The U.S. Supreme Court finally may choose to decide how much partisan advantage is too much when a political party draws congressional districts.
The justices agreed Friday to hear arguments in lawsuits involving the congressional maps in North Carolina and Maryland. Districts in both states had been declared unconstitutional by trial court panels in different federal judicial circuits.
Courts in recent decades have regularly struck down districts which were drawn in a manner that denied equal protection to racial minorities. In contrast to those racial gerrymandering cases, the nation’s highest court has reached no conclusion on partisan gerrymandering. While some justices have been willing to accept the notion that partisan gerrymandering could be unconstitutional, others have argued that courts have no business meddling in a political issue.
Former Justice Anthony Kennedy had acted as a swing vote. He agreed with the court’s “liberal” bloc that partisan gerrymandering could be unconstitutional. But Kennedy never provided a deciding fifth vote for a judicial standard that would strike down an electoral map as overly partisan.
The N.C. and Maryland cases will mark the first time the U.S. Supreme Court has addressed the partisan gerrymandering issue since Justice Brett Kavanaugh replaced Kennedy.
In late August, a three-judge federal court panel issued a 321-page ruling in Common Cause v. Rucho, saying the most recent set of maps drawn by North Carolina’s Republican-dominated General Assembly gave GOP candidates an unfair advantage over Democrats. The court said the maps suppressed the political speech of voters who belong to the minority party in a district, violating the First and 14th Amendments and portions of Article I of the U.S. Constitution.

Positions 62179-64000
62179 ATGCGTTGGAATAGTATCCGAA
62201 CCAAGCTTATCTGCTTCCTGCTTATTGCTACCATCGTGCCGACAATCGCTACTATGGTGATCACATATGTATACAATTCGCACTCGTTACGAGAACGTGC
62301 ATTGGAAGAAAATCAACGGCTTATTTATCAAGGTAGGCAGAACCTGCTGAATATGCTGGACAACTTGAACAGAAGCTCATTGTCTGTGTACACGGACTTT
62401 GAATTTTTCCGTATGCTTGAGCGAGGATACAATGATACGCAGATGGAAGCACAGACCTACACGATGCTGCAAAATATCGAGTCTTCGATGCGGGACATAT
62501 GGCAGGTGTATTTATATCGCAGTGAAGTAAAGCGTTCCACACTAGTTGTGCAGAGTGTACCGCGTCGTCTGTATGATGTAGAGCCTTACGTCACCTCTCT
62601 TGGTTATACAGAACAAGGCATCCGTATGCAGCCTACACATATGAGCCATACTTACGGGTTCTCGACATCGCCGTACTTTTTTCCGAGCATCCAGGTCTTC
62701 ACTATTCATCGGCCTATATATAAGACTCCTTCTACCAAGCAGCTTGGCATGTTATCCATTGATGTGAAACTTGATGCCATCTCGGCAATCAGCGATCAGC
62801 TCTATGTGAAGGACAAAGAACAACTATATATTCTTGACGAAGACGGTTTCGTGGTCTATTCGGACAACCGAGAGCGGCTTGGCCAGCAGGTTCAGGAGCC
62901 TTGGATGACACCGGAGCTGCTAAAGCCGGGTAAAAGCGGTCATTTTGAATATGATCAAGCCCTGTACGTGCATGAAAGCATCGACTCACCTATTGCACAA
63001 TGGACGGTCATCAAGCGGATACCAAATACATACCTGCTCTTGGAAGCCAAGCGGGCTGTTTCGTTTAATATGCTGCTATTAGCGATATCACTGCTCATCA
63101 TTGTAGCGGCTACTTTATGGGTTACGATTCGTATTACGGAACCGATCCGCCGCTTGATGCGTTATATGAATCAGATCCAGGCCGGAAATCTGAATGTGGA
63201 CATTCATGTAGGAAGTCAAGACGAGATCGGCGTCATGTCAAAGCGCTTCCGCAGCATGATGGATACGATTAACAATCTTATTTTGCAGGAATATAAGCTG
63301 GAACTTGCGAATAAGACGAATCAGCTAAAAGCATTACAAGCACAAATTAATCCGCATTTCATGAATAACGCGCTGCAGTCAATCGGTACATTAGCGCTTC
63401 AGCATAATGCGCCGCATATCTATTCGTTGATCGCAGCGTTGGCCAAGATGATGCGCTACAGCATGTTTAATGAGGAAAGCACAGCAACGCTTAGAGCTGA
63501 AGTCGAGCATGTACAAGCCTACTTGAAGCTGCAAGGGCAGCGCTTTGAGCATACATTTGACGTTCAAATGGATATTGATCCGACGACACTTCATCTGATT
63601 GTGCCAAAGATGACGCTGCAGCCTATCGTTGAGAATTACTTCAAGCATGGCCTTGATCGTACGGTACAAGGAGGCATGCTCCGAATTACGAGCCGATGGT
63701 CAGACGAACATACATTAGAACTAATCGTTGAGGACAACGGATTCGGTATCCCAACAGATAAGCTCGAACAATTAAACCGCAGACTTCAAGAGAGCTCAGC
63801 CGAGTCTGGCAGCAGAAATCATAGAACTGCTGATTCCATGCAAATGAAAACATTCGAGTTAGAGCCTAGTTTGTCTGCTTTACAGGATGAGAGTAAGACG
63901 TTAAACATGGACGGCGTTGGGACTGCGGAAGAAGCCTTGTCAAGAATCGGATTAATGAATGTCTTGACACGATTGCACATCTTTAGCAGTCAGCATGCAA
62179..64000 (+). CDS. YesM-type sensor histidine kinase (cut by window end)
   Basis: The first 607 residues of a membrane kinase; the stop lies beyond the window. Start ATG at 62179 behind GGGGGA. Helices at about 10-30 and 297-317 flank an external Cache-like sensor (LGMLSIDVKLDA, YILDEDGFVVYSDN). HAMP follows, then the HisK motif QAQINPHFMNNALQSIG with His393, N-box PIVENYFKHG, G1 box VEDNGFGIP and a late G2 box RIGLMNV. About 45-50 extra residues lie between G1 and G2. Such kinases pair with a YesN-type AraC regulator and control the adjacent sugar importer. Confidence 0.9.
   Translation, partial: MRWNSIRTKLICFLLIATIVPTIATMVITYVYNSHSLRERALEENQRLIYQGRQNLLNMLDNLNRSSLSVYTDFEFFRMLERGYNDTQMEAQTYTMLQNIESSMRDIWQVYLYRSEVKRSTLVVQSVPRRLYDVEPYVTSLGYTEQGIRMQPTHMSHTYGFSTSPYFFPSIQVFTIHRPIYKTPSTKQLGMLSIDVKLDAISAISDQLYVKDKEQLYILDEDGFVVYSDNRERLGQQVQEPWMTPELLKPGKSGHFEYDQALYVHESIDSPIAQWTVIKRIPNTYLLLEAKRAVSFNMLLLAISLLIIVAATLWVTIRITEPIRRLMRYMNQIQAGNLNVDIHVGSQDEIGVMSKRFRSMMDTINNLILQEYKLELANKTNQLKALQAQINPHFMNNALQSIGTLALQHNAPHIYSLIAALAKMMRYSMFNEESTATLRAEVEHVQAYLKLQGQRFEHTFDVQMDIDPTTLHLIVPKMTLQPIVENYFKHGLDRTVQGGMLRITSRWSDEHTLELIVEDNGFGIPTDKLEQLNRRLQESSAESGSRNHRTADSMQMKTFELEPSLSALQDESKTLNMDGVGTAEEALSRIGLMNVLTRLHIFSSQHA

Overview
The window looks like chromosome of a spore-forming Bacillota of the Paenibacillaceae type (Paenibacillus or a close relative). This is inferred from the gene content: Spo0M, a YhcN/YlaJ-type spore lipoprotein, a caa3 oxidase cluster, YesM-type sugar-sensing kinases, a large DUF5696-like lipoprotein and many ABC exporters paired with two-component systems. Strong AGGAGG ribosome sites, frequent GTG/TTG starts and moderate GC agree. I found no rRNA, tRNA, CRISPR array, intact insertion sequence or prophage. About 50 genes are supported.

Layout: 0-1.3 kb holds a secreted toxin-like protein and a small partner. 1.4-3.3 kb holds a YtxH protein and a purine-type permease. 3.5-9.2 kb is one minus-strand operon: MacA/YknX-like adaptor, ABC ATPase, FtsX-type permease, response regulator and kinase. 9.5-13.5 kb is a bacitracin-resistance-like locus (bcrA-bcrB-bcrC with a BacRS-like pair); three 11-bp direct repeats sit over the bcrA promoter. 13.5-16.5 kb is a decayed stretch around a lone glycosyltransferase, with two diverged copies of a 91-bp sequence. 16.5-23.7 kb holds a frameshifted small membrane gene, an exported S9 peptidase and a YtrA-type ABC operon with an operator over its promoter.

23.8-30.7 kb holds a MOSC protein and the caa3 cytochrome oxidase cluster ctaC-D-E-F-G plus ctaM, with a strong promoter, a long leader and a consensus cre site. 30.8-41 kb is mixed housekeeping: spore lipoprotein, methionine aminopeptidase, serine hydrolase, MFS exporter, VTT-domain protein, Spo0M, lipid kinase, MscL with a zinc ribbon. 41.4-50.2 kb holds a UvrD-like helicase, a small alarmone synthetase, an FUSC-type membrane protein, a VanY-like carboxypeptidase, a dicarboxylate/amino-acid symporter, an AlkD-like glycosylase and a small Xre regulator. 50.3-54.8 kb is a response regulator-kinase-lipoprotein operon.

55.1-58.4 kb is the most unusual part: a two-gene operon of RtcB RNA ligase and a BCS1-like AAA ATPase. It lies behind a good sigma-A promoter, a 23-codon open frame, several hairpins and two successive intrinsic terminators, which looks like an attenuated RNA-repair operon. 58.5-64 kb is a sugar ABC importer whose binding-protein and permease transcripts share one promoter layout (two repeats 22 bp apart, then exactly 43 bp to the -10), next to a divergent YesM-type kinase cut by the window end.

“By definition, partisan gerrymandering amounts to an effort to dictate electoral outcomes by favoring candidates of one party and disfavoring candidates of another,” said 4th U.S. Circuit Court of Appeals Judge James Wynn for the court.
The Supreme Court allowed the current districts — which were redrawn under court order for the 2016 election — to remain in effect for the 2018 cycle.
The Maryland case involves congressional maps drawn by Democrats. In Lamone v. Benisek, a three-judge panel in June said the map drawers in Maryland designed the 6th Congressional District in such a manner that it was nearly impossible to elect a Republican there.
In a press release, Common Cause North Carolina Executive Director Bob Philips said, “We are confident that, just as the federal District Court did, the Supreme Court will rule that partisan gerrymandering violates the constitutional rights of voters. This case is key to finally ending gerrymandering in North Carolina and across the nation.”
If the justices order new congressional maps, they will be in place only for the 2020 election. The 2020 census will require a reapportionment of congressional districts. North Carolina’s population growth over the past decades puts the Tar Heel State in line to gain a 14th district, so new maps reflecting those population shifts will be drawn for the 2022 election.